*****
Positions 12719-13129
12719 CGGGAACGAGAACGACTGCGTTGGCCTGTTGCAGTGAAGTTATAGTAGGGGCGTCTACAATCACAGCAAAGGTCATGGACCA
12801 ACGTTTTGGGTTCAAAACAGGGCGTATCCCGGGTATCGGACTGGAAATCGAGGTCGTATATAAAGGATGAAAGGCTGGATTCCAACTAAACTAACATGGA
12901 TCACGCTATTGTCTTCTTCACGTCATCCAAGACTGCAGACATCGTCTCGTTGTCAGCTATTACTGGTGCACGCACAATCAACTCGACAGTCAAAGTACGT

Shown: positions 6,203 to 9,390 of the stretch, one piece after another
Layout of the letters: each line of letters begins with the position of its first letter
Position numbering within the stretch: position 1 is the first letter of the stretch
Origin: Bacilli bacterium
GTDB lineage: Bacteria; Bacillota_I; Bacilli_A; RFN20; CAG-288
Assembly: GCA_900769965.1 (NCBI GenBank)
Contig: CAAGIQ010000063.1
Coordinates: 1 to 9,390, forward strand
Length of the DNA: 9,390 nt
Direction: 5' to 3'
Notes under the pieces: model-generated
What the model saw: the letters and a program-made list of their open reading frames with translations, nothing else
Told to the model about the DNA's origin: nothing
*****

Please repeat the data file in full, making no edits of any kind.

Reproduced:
Positions 12719-13129
12719 CGGGAACGAGAACGACTGCGTTGGCCTGTTGCAGTGAAGTTATAGTAGGGGCGTCTACAATCACAGCAAAGGTCATGGACCA
12801 ACGTTTTGGGTTCAAAACAGGGCGTATCCCGGGTATCGGACTGGAAATCGAGGTCGTATATAAAGGATGAAAGGCTGGATTCCAACTAAACTAACATGGA
12901 TCACGCTATTGTCTTCTTCACGTCATCCAAGACTGCAGACATCGTCTCGTTGTCAGCTATTACTGGTGCACGCACAATCAACTCGACAGTCAAAGTACGT

Shown: positions 6,203 to 9,390 of the stretch, one piece after another
Layout of the letters: each line of letters begins with the position of its first letter
Position numbering within the stretch: position 1 is the first letter of the stretch
Origin: Bacilli bacterium
GTDB lineage: Bacteria; Bacillota_I; Bacilli_A; RFN20; CAG-288
Assembly: GCA_900769965.1 (NCBI GenBank)
Contig: CAAGIQ010000063.1
Coordinates: 1 to 9,390, forward strand
Length of the DNA: 9,390 nt
Direction: 5' to 3'
Notes under the pieces: model-generated
What the model saw: the letters and a program-made list of their open reading frames with translations, nothing else
Told to the model about the DNA's origin: nothing